Investigating Keystone Species with Owl Pellets
Your students will enjoy assuming the role of ecologists to make predictions about whether the barn owl is a keystone species in a community. Students dissect barn owl pellets for insight into the diet of an owl. Working in groups, they dissect 2 owl pellets and use bone charts to identify prey species through investigation of remains found within the pellets. They then explore the food web of the barn owl and examine how the decline of a barn owl population could affect the ecological community. This activity requires approximately 50 minutes.
You can find comprehensive safety information about owl pellets in the Resources section of Carolina’s Web site. Owl pellets from Carolina Biological Supply Company are heat sterilized at 200° F for 2 hours. We recommend placing disposable plates, trays, or large sheets of paper under the pellets during dissection so students do not work directly on tables and desks. Be sure your students thoroughly wash their hands and sanitize their work area after handling the owl pellets. As an added measure, you may choose to have students wear disposable safety gloves during the dissection. Students may dispose of the owl pellets’ contents in the trash after completing the exercises.
- 2 Owl Pellets (heat-sterilized)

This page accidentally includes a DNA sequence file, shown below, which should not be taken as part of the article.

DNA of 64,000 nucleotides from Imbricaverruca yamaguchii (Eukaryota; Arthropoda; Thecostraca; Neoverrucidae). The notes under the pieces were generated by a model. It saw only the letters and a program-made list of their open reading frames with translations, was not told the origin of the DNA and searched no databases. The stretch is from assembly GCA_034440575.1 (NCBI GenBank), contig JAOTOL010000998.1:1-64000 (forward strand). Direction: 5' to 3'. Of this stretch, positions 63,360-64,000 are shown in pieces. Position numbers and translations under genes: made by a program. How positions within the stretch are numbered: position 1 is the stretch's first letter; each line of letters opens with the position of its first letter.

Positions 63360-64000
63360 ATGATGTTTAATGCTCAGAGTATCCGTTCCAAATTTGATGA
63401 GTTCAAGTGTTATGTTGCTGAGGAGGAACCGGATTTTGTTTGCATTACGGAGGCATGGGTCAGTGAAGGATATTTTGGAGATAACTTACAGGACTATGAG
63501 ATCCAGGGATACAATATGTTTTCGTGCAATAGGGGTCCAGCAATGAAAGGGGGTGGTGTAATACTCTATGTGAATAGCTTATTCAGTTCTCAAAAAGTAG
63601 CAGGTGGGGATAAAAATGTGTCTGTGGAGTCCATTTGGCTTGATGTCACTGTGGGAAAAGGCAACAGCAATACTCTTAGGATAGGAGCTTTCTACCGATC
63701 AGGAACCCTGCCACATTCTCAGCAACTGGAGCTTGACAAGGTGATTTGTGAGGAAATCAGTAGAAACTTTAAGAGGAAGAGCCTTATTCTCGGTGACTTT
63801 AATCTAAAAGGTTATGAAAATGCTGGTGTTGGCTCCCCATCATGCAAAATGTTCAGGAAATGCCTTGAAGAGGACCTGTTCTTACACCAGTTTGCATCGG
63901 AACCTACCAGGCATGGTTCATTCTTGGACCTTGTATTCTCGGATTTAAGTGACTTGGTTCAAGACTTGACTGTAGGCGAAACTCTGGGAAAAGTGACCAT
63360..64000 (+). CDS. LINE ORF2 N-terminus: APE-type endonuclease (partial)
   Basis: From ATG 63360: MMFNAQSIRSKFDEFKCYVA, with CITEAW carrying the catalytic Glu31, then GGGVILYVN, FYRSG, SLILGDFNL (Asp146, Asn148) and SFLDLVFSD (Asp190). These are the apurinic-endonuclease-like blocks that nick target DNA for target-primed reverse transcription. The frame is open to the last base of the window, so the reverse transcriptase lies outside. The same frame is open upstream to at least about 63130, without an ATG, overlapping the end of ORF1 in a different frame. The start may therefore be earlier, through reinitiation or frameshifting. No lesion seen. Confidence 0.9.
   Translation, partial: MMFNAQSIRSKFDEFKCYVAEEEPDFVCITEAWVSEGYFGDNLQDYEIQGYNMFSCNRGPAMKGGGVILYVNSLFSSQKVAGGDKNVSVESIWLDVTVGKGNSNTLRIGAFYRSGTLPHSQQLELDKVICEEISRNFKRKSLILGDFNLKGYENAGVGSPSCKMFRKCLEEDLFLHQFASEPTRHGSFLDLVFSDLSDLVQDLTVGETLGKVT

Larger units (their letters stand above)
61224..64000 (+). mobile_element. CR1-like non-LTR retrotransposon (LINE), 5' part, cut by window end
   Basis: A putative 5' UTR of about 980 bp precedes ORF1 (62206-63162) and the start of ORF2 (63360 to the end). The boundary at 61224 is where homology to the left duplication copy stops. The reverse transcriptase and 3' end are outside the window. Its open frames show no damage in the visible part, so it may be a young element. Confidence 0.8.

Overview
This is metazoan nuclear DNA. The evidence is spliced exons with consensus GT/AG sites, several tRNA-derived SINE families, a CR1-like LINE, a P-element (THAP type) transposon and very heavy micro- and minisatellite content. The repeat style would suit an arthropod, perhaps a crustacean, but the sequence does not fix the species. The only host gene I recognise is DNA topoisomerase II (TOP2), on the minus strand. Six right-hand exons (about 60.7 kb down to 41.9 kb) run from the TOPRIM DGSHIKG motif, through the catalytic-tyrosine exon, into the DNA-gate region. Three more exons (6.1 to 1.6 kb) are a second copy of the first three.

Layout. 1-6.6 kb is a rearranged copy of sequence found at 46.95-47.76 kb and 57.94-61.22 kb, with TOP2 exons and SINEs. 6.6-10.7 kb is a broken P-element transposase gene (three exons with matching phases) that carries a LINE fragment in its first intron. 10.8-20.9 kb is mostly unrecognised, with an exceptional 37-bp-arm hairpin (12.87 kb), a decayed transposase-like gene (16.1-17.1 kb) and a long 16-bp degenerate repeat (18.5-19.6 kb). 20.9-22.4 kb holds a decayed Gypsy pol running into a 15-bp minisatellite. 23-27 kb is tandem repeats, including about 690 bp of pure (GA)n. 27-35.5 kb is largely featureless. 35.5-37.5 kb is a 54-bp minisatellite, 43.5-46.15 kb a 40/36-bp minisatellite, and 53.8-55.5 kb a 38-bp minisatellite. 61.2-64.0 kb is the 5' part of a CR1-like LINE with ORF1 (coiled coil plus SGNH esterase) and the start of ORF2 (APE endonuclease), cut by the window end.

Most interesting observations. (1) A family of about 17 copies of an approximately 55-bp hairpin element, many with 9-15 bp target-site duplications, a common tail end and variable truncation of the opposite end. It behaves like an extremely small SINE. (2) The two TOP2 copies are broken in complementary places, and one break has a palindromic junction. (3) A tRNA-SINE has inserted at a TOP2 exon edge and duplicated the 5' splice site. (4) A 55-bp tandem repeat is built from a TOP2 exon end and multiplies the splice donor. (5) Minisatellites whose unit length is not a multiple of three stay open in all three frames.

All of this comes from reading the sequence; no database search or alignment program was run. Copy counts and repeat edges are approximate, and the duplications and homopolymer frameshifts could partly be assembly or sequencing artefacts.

- 2 Wooden Probes
- 2 Plastic Forceps
- 2 Paper Plates or Trays (or large sheets of paper)
- Cleaning Supplies (such as surface wipes and cleaner)
- Clear Tape (optional)
- Hand Lens and/or Stereomicroscope (optional)
- Disposable Gloves (optional)
Teacher preparation and procedure
Distribute the Student Guide to the groups, including the bone charts. Alternatively, download the Carolina Owl Pellet Activities App, which includes bone charts, a bone identification key, video, and background information. Go to the iTunes® store and search for “Owl Pellet Activities” to download this Carolina app for your iPhone®, iPod® touch, or iPad®.
Review background information and the dissection instructions with students. Stress safety, proper dissection techniques, and the need to keep bones organized as students are working with the pellets.
Encourage students to take their time and remove all the bones they can find. Some bones may be small and hard to see.
Be available during the lab activity to help students identify the bones found in the owl pellets. Students might have difficulty identifying the prey organisms if a skull is not included in the pellet. Help students use the bone charts, and help students reason that if more than 2 femurs are found, more than a single prey was consumed.
- Organisms other than those listed on the bone chart, such as grasshoppers, may be found. Have students record these organisms as “Other” prey.
- If available, have students use hand lenses or stereomicroscopes to assist in the identification of the bones.
- Students may use clear tape to attach the bones directly to the bone charts. This will also help with identification.
When your students have completed the owl pellet dissection, they can use our barn owl online database to see how the contents of their pellets compare with barn owl pellets from all over the United States. You can follow up the keystone species activity with a study of species interactions. Carolina EcoKits™: Species Interactions provides students the opportunity to work with living organisms exhibiting examples of predation, competition, symbiosis, and parasitism.